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Peace through understanding
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Winner of 2014 ECHO Award from The Winston-Salem Foundation


June 15, 2015

 
COMMENTARY: 

 When hearing the words, Summer Solstice, what do you immediately think of?  Heat? A Midsummer Night’s Dream?  Faeries? If so, then all of those would be correct. And then some.  In its own right, the Summer Solstice is probably the most publicly celebrated solstice out of all the Solstices.

As with most seasonal celebrations (or holidays, if you prefer), the Summer Solstice dates back to before Christ, leaving this world-known celebrated day to be described as a neo-pagan tradition. All the Summer Solstice truly represents is an honoring of the longest day and shortest night of the year. Yet over time, meaning was applied to this auspicious day, and as we all know, people love a reason to party. Even back in the times of the ancient.

Stepping forward to today, the Summer Solstice has become an occasion for people to come together to celebrate in a most unusual fashion. Not unlike a Star Wars or Star Trek convention – you know, when all those ‘weirdos’ (y’all know I’m just kidding, I hope) get dressed up as aliens, Spock or Obi-Wan Kenobi…  Only, with this particular “conference” there are wings and tails and kilts and pixie dresses and fire.  And glitter.

For the last eight years, Susan Sassmann has coordinated a large festival right here in our ‘very own back yard’, otherwise known as the Greensboro Summer Solstice. Held at the Greensboro Arboretum Lindley Park, a hodge-podge, eclectic group of people from ALL different walks in life come to enjoy the magickal side of life for a short afternoon. Over 7,000 people attend.

They come dressed as brownies, pixies, dragon slayers or centaurs. Basically anything you can imagine from any magickal fairy tale you’ve ever seen will be there. It’s a fairyland delight for anyone’s inner child. Just bring your imagination, and lots of glitter.

The core of the Summer Solstice is merely a time for magick. A time for dreams to come true, a time to let your inhibitions run wild. It is a time for glitter to permeate every molecule of your being. It is a time to be in tune with nature herself and the ambiguous nature of our humanity.

This year’s fire festival at the Greensboro Summer Solstice is sure to delight even the most drudgery of humanity’s psyche. Although I don’t think we’ll need the fire to warn off evil spirits or dragons.

Interfaith WS will be co-sharing an information table at the Solstice with the Piedmont Interfaith Council. I hope to see you amongst all the glimmer of the midsummer’s eve, imaginations, fire and, glitter.

Drea Parker
Chair, Interfaith WS



(The opinions in this article are the opinions of the writer and may -- or may not -- represent the views of Interfaith Winston-Salem.)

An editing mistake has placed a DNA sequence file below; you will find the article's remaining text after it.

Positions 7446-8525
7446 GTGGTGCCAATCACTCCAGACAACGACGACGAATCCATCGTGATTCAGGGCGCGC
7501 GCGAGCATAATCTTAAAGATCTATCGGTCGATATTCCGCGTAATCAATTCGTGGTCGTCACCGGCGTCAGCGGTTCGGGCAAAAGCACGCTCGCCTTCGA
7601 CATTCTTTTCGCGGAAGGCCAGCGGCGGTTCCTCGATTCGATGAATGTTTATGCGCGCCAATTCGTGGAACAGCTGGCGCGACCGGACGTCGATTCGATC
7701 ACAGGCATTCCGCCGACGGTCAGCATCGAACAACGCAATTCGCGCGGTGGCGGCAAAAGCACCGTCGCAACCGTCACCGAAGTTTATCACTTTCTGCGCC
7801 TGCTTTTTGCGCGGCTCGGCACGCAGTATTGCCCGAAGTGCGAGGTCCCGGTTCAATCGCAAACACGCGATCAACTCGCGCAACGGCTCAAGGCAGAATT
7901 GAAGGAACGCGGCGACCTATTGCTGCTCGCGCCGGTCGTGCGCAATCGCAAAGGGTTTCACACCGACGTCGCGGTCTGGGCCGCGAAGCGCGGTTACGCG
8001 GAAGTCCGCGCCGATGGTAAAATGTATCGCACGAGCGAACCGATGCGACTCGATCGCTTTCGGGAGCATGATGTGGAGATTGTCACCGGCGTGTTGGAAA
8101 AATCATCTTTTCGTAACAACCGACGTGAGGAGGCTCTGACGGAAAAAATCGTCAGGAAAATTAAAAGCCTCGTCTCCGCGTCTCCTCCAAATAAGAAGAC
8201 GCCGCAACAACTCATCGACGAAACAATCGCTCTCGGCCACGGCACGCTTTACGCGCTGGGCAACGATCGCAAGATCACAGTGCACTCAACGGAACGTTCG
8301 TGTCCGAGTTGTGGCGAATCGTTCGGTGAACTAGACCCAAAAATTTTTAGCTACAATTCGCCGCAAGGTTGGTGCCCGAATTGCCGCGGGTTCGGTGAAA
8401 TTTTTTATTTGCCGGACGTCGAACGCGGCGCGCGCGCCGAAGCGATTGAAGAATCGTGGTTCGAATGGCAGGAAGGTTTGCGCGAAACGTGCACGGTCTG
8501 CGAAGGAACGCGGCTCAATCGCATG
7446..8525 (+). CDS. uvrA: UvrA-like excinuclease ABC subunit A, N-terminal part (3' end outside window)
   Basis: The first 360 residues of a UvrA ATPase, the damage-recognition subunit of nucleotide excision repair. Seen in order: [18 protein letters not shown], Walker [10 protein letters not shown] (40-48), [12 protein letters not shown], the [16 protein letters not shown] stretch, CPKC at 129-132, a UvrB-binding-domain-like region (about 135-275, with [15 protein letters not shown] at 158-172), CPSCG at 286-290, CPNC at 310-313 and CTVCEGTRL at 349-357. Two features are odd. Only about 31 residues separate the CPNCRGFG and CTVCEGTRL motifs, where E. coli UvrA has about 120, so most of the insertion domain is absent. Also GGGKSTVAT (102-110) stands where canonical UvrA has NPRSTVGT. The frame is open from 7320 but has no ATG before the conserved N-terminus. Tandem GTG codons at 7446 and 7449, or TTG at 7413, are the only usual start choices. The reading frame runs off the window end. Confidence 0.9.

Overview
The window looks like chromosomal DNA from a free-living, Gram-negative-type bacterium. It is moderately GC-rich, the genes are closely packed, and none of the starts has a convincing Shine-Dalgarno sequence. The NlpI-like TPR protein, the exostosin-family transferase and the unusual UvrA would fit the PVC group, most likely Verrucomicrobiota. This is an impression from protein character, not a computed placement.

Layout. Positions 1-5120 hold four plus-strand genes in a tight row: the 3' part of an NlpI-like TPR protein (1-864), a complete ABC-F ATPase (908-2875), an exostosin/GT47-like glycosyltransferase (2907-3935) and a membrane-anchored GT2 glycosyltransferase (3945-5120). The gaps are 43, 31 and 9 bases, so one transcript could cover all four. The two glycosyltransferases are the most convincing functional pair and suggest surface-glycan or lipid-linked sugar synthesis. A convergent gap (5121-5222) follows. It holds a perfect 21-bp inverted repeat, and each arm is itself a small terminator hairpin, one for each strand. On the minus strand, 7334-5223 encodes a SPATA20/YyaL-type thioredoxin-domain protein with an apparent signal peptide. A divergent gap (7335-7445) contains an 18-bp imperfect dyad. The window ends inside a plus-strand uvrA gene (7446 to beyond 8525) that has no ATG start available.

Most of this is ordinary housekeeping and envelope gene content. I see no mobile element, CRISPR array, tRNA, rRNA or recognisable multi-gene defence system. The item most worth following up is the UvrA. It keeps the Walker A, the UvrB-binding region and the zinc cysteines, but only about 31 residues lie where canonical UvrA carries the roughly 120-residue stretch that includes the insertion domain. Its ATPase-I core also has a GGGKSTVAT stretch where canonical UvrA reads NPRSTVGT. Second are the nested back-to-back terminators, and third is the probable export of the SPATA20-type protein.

A Focus on Hare Krishna Monday, June 15
The richness of our area’s spiritual traditions will be on display again Monday evening during Interfaith Winston-Salem’s Interfaith Conversations gathering at 7 p.m. at Temple Emanuel in Winston-Salem.

Sarva-drik Das, a follower of Hare Krishna Consciousness for more than 40 years, will share his thoughts and stir our discussion. He will make a short presentation about the formula for peace according to the Bhagavad-gita and invite attendees during the interactive portion of the evening to consider what it takes to bring peace to human society.

He is a resident of Prabhupada Village, tucked away in an idyllic section of Stokes County. The village was established in 1992 and currently is home to several families. A Vedic style temple is under construction.

Prabhupada Village gathers its inspiration and guidance from the spiritual principles found in the books, letters, lectures, and example of His Divine Grace A. C. Bhaktivedanta Swami Prabhupada, the Founder-Acharya of the International Society for Krishna Consciousness.

 
We Thank Our Financial Supporters
With your donations you make it possible for Interfaith Winston-Salem to offer its programs at no cost to participants. For your convenience, tax-deductible online contributions to Interfaith Winston-Salem can be made using the donate button on our home page.  We thank you for your support in the past and encourage you to join the following generous people who have made contributions in 2015:

 
Joe and Martha Allman
Anonymous (2)
Jim and Johnne Armentrout
Carolyn and John Ashburn
Philip and Vicky Auchincloss
Art Bloom
Dale and Linda Brown
Laura Brown
Lynn Brown
Centenary United Methodist Church Circle 9
Woody Clinard
Jim and Anne Collins
Terri and John Davis III
Shirley Deane
Lynn Dixson
Truman Dunn
Debbie Gough
Sandra Gramley
Jeanette Griffin
Nicky R. Jamison
Aaron LaVallee
Michael Lange
Linda Lewis
Seretha Masdon
JoAnn and David F. Mount
Louise Mundy
Nancy M. Murray
Sybil and Jerry McLeese
Paula Northrup
Oldtown School PTA
Andrea Parker
Sarah Penry
Sandy Phocas
Rollin and Elizabeth Russell
Bob and Rebecca Schwartz
Bonnie Sue Smith
Jane Sobie
Chad Stephens
Susan Stevens
Mary Ben Stroupe
Unitarian Universalist Fellowship of Winston-Salem
Alan Williams
Kim Williams
 

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